The juvenile court found that the state proved that father physically assaulted one of the children, that mother and father have a demonstrated pattern of domestic conflict that threatens their children, that mother had failed to benefit from services designed to help her address the safety needs of her children, and that mother is unable or unwilling to provide for the safety and protection of her children because she continues to allow father to have contact with them.2
The juvenile court judge also found that the state failed to prove that a psychological evaluation was “necessary,” commenting that he was not aware of a mental health diagnosis that “keeps [mother] from resisting contact with an ex-husband.” Despite this finding, he ordered the evaluation because he concluded it would be “helpful just trying to figure out” how mother could do a better job of protecting her children from father than she has done in the past. Accordingly, the court ordered mother to submit to a psychological evaluation as part of its disposition.
On appeal, mother first challenges the sufficiency of the evidence to support dependency jurisdiction. After a de novo review of the record, we reject that assignment of error without discussion.
Mother also challenges the court's order that she submit to a psychological evaluation.3 She argues that the court erred in ordering the evaluation “without a jurisdictional finding of a mental health problem endangering the welfare of the children.” According to mother, unless the state proves that she suffers from a mental health condition, the order that she participate in an evaluation was “beyond the trial court's power.” The state responds that a court may order a parent to undergo a psychological evaluation to assist DHS in determining what services will help reunify the family so long as the evaluation is in the children's best interests, even if the juvenile court does not find that the parent suffers from a mental health condition endangering the children.
To resolve this dispute, we begin our analysis with the text and the context of the relevant provisions of the juvenile code. PGE v. Bureau of Labor and Industries, 317 Or. 606, 859 P.2d 1143 (1993). The juvenile code provides that it is “the legislative policy of the State of Oregon to recognize county juvenile courts and departments as a basic foundation for the provision of services to children, wards, * * * and their families.” ORS 419A.045. It is also the policy of Oregon for the state to offer “appropriate reunification services to parents * * * to allow them the opportunity to adjust their circumstances, conduct or conditions to make it possible for the child to safely return home within a reasonable time.” ORS 419B.090(5).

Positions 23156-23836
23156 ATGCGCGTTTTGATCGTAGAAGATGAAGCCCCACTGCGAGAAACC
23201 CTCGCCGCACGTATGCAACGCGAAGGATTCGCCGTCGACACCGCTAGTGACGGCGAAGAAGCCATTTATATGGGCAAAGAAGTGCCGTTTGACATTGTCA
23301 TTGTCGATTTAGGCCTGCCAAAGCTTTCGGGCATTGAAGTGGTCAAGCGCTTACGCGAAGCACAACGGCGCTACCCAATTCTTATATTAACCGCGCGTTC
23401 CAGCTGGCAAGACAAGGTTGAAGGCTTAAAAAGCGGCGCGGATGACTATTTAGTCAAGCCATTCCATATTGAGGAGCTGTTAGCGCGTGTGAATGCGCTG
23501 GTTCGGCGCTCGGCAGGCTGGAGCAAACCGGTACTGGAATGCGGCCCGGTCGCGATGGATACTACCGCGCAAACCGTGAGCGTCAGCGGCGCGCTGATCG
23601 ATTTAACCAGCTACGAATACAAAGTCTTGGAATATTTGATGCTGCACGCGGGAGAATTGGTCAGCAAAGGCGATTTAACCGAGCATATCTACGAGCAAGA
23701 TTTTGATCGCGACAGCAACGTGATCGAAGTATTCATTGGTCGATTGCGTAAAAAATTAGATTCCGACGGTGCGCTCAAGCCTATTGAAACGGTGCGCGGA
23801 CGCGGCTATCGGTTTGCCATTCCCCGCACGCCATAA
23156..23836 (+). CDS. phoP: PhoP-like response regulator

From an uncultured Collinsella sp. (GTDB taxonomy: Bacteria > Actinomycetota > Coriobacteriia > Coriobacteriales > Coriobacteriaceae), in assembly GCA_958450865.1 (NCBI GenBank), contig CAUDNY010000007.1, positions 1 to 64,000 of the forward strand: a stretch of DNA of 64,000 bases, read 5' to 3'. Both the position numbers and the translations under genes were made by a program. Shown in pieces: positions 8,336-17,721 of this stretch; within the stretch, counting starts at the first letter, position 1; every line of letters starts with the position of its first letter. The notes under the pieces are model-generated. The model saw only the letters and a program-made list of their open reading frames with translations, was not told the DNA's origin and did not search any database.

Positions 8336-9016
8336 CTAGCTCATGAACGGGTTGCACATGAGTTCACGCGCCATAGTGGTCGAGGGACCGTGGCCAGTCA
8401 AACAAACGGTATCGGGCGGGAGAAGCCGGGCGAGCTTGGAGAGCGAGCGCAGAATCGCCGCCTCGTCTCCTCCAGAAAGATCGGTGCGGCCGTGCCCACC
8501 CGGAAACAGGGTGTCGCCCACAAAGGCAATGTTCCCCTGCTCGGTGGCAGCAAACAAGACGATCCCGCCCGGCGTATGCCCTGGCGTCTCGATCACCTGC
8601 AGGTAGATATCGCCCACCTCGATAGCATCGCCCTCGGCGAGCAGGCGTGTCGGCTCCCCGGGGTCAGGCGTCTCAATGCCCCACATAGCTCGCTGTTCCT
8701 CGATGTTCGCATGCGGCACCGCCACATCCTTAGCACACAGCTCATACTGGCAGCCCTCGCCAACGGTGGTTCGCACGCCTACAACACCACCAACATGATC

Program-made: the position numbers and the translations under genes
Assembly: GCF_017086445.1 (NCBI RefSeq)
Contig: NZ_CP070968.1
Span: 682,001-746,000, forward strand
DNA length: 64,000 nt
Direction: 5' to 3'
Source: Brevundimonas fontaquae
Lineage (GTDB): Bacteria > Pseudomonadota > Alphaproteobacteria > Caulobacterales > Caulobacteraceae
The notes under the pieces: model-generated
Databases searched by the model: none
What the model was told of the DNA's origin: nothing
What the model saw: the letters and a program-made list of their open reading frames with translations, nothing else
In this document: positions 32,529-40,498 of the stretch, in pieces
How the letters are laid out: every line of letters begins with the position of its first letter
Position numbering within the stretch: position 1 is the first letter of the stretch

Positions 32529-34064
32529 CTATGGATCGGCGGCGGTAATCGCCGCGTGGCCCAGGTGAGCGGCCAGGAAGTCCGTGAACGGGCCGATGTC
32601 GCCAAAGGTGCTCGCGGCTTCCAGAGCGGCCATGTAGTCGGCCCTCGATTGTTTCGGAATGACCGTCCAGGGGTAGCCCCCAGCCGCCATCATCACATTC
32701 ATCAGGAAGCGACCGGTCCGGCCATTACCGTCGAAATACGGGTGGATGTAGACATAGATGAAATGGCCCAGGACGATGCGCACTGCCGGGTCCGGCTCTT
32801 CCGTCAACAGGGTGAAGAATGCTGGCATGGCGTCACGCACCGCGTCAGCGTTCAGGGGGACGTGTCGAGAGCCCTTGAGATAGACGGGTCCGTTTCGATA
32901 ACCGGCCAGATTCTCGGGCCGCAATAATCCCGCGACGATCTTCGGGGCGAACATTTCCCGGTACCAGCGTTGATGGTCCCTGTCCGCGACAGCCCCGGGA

In accordance with the state policy to provide services to reunify families (except in cases where the parent or parents engaged in extreme conduct 4 ), DHS must “complete a comprehensive family assessment of risk of abuse [,] * * * assess service needs[,]” and provide any “remedial services needed to ensure the safety of the child.” ORS 409.185(2)(b), (c). DHS's planning and provision of remedial services must “bear[ ] a rational relationship to the jurisdictional findings that brought the ward within the court's jurisdiction.” ORS 419B.343(1)(a). While “the actual planning and provision of such * * * services is the responsibility of [DHS],” “[t]he court may specify the particular type of * * * services to be provided by [DHS] * * * to the parents or guardians of the wards.” ORS 419B.337(2).
Mother does not dispute that the text of ORS 419B.337(2) permits the court to specify the particular type of service, such as a psychological evaluation, that DHS must provide to her. Rather, she contends that the limitation that DHS's planning and provision of services must be rationally related to the jurisdictional findings similarly limits the juvenile court's ability to specify services. The state does not dispute mother's statutory interpretation but argues that the order that mother submit to a psychological evaluation was rationally related to the jurisdictional findings.
We agree with the parties that the text of ORS 419B.337(2) must be read in the context of ORS 419B.343, which requires that DHS's case planning bear a rational relationship to the jurisdictional findings. ORS 419B.337(2) does not expressly limit the court's power to order that DHS provide a particular type of service. At the same time, the statute obligates DHS to incorporate such orders in its case plan. ORS 419B.337(2) (“The court may specify the particular type of * * * service to be provided by [DHS], but the actual planning and provision of such * * * services is the responsibility of the department.” (Emphasis added.)). Thus, the requirement of ORS 419B.343 that DHS ensure that its case planning bears a rational relationship to the jurisdictional findings must also be understood to require that the court's specification of a particular type of service that DHS provides bears a rational relationship to the jurisdictional findings.